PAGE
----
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  13. GoldFinger1969

    GoldFinger1969 Supporter! Supporter

    I get that.

    I don't think it happens, though. Barring some economic downturn, I think gold and silver have 15-20% downside, tops.

    OTOH, 2 of these Fed Governor nominees are totally unqualified for the Fed and FOMC. You could have gold skyrocket in a week if their political leanings spark a crisis.
    But the dollar is the global reserve currency and other nations have had their currencies weaken more.

    Also, the velocity of money has fallen and this has offset big increases in the monetary aggregates.
     
  14. MDO

    MDO Active Member

    I bought an oz of gold on May 29, 2020 and paid $1830 about $100 over spot. I closed on my house the same week at a cost of $388,500.... Today gold is at $1901 and my house is worth $576,900 (based on recent sales) with a $30K increase in the past 30 days (doesn't matter anyway because I'm not selling) .... plus my realtor thinks it will bring an additional $25K in a bidding war..... Gold may drop in the future as it does fluctuate but real estate in the right zip code only goes up and is a safer bet....but I still buy at least two ounces of gold each year....
     
  15. Gam3rBlake

    Gam3rBlake Well-Known Member

    Gold is fungible and liquid though. Unlike a house.

    It can be sold immediately with minimal loss in value.

    It’s true a house can also be sold. Usually not immediately though and if an attempt to sell immediately is made the price received would be much lower.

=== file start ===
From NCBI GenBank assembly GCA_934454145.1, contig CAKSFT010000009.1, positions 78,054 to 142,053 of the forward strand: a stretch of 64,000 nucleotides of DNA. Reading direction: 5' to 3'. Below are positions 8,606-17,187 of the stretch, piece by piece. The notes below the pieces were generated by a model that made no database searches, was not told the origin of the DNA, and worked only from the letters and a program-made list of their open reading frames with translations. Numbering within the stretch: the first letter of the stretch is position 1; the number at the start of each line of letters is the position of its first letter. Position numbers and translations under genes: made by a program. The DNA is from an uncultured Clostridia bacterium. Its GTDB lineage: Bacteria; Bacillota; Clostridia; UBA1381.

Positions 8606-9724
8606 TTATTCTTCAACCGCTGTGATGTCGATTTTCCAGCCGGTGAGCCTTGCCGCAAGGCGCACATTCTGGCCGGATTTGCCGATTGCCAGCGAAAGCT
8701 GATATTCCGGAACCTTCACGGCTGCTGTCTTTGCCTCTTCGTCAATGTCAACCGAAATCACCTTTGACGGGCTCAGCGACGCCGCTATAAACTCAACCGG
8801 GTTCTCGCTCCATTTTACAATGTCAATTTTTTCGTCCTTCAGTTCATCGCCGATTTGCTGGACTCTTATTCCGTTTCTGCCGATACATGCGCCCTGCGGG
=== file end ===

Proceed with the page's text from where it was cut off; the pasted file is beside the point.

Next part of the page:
I mean try selling you house for $576K in 24 hours. You’d have trouble.

    In other words even if someone has a house truly worth $1 million it will take some time to get that $1 million if needed.

    But if someone had $1 million in gold they could sell it immediately on the spot.


    Both gold & real estate have pros and cons but I just wanted to point out some differences.
     
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  16. MDO

    MDO Active Member

    I could sell my house in less than 24 hours at $525K-$550K cash sale because of the demand in this zip code and close in 10 days.... That's pretty liquid to me. If I really really need liquid, I can withdraw cash from my savings faster than you can sell your gold and receive payment.
     
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  17. GoldFinger1969

    GoldFinger1969 Supporter! Supporter

    Except you have to live SOMEWHERE....need to wait for title searches...closings....buyers back out on close day....moving contents out....etc.
     
  18. -jeffB

    -jeffB Greshams LEO Supporter

    Thing is, the liquidity of any particular asset can vary over time. Like @MDO, I live in an area where housing is going insane -- Apple is opening a facility that will hire around 3,000 people at salaries averaging something like $180K, and the median household income here is $59K.

    But it was only a few years ago that houses here would sit on the market for months with no activity.

    Then there are cars. This morning, I finally saw the news I'd been expecting -- for many car models, in many areas, the price of a used car is HIGHER than the cost of a new car. The catch, of course, is that you can't find those models new. It's a great time to sell your car! Except you still need transportation.

    Gold's liquidity is probably more steady. Yes, there will always be someone ready to sell you gold, or buy your gold. But the amount you can get for your gold, or the amount you have to pay for more, at a shop in your town, will fluctuate a lot more than the spot price.
     
  19. John Burgess

    John Burgess Well-Known Member